We’ve all clearly noticed that our commute to work is not as cheap as it was last year. Gas prices have soared, and even adjusted for inflation, is near a record high. Why is this?
The reason gas prices have gone up is an unlucky two punch combo. First, the price of gasoline is 60% crude oil, and as its price increases, so does the price of gasoline. Since 2014, the price of crude oil hasn't breached $67 a gallon — that is until travel began picking up after COVID slowed production. Oil production isn't like a light switch. As we've experienced across the world with other shortages, ramping up production takes time. So since May of 2020, there's been a steady increase of the price of crude oil as demand has outpaced production. That remains true today. Currently, US oil refineries are running at 90% capacity, and refiners are hesitant to invest the months and the hundreds of millions of dollars necessary to put the rest online for a short-term benefit. Especially when they're making up lost ground from when the likes of ExxonMobil, BP, Shell, Chevron, and Total lost $76 billion in 2020 when oil was cheap.
The second punch that's driven demand is that Russia supplies 30% of the Europe's oil supply, and in some countries as much as 70%. Russia is the second largest supplier of oil in the world, and with the US sanctioning them and the EU posed to phase out oil importation by the end of the year, the world's price per barrel swung upward. Within the first 12 days after Russia invaded Ukraine, prices saw a 35% increase.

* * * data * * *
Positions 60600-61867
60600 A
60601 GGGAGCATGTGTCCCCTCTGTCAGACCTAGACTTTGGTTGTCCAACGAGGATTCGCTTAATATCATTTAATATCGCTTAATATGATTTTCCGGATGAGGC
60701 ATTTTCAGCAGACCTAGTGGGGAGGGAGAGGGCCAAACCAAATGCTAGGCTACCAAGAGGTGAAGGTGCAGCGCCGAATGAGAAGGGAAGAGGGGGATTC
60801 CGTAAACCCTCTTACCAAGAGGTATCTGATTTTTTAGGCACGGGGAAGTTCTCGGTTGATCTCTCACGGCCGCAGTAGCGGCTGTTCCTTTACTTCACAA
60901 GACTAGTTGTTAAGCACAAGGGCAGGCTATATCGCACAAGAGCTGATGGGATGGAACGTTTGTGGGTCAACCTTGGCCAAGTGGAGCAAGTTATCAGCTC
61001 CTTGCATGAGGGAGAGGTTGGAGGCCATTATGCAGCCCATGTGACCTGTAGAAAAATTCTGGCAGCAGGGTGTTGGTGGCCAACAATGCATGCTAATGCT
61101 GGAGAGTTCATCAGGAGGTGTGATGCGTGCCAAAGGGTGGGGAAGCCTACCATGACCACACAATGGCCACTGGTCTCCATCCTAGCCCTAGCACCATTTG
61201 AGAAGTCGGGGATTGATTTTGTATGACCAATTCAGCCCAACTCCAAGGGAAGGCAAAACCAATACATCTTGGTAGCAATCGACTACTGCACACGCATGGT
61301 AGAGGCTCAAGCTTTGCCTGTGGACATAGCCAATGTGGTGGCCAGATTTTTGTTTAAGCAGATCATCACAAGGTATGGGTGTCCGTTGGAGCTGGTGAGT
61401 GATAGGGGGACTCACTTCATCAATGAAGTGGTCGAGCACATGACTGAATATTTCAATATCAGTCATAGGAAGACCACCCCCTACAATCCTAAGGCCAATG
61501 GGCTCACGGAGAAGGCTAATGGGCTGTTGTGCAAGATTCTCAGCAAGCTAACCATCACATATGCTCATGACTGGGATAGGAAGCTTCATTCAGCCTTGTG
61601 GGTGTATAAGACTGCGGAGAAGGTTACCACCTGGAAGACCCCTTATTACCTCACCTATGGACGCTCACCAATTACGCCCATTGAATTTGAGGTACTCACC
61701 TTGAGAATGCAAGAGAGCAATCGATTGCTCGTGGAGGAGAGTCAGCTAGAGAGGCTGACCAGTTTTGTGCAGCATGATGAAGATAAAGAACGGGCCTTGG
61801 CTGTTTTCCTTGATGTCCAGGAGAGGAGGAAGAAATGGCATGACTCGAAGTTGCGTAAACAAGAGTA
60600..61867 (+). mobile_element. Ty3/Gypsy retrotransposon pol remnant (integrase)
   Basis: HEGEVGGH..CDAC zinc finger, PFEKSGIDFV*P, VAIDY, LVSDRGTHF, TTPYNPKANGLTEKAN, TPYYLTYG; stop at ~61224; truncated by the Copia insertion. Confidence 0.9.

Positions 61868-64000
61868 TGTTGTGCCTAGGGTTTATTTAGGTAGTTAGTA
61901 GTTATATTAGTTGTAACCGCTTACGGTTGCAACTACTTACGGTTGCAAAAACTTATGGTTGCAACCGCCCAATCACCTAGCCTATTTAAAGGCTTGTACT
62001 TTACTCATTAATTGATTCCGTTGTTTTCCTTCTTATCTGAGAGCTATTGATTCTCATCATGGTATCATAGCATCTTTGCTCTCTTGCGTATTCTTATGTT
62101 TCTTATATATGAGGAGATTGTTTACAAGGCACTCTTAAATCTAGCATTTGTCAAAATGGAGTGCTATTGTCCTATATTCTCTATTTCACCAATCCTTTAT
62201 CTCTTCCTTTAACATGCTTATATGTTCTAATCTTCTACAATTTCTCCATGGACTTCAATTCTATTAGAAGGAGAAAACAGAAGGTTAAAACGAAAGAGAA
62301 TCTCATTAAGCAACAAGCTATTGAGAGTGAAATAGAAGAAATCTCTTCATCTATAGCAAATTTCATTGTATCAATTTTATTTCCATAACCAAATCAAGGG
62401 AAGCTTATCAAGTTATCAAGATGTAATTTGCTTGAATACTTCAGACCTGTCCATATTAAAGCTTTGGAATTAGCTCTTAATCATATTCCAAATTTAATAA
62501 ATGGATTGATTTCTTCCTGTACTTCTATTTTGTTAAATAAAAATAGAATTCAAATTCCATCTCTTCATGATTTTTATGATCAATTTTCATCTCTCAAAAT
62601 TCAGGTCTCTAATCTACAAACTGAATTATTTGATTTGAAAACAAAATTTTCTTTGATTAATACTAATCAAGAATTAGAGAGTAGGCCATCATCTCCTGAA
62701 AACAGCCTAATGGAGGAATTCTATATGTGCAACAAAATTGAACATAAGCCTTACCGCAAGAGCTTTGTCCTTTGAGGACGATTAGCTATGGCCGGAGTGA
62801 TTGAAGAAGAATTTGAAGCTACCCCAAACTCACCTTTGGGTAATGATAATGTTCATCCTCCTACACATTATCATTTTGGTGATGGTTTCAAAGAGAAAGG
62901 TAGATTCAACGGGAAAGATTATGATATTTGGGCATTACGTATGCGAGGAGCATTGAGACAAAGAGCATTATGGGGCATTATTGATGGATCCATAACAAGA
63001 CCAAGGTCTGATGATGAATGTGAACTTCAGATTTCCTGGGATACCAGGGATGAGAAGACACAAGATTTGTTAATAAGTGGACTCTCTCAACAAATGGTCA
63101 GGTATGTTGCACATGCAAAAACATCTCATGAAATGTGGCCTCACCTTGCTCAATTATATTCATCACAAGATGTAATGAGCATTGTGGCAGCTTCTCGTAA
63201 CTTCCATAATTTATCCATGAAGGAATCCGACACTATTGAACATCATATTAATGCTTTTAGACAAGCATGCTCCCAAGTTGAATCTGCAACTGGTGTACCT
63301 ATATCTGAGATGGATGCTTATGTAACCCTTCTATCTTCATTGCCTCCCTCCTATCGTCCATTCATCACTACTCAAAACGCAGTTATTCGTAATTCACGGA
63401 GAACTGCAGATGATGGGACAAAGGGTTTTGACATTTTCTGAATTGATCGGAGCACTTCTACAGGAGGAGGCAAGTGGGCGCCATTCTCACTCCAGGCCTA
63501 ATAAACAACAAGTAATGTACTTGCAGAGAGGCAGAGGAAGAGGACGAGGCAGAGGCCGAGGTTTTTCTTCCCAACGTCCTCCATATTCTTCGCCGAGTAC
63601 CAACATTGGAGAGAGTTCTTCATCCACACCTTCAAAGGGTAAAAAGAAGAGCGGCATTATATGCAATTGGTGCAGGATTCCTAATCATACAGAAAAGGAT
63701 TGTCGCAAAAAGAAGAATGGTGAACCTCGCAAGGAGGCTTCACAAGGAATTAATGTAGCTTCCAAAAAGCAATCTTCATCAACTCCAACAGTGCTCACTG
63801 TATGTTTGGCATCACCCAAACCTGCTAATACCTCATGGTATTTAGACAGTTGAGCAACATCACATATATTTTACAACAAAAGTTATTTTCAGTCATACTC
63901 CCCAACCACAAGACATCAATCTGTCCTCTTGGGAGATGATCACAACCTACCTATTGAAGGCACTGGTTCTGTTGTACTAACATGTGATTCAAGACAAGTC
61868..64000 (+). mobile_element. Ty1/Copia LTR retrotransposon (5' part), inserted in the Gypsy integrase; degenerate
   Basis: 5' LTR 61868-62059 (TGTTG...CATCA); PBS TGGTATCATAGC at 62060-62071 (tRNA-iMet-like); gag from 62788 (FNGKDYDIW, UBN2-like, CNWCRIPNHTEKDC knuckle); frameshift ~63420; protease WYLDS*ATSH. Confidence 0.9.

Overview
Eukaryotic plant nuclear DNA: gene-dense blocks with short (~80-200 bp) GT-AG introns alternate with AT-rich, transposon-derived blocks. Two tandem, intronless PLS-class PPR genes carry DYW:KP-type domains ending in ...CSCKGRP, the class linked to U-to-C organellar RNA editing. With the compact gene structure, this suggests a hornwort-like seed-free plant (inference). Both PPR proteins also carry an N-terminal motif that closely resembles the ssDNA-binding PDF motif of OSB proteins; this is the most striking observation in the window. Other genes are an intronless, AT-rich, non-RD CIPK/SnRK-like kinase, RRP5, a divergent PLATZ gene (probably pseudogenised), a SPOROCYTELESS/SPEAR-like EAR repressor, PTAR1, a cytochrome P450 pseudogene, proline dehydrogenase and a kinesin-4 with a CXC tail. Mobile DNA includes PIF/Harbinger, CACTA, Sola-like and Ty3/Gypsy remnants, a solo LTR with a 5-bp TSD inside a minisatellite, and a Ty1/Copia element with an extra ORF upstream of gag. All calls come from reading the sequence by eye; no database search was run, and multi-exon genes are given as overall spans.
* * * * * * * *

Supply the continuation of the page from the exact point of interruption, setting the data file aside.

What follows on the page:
In short, the reason costs are going up is because demand is rising for a limited resource.
Rising of gas prices means more things than just painful pump experiences. Consumers and corporations are being affected with importation and exportation costs. However, not only are they being affected by extreme transportation costs but also costs that are indirectly related like construction materials, food, and even diapers.
Huge increases in materials can be devastating for businesses who aren’t prepared to switch gears. Companies that remain agile and learn to pivot in the face of every change will always be better off, and business acumen is that needed tool to survive economic whirlwinds. Being an agile company, learning which levers affect which strategies, and how to effectively have cash on hand are all examples of the necessities that having business acumen knowledge exudes.
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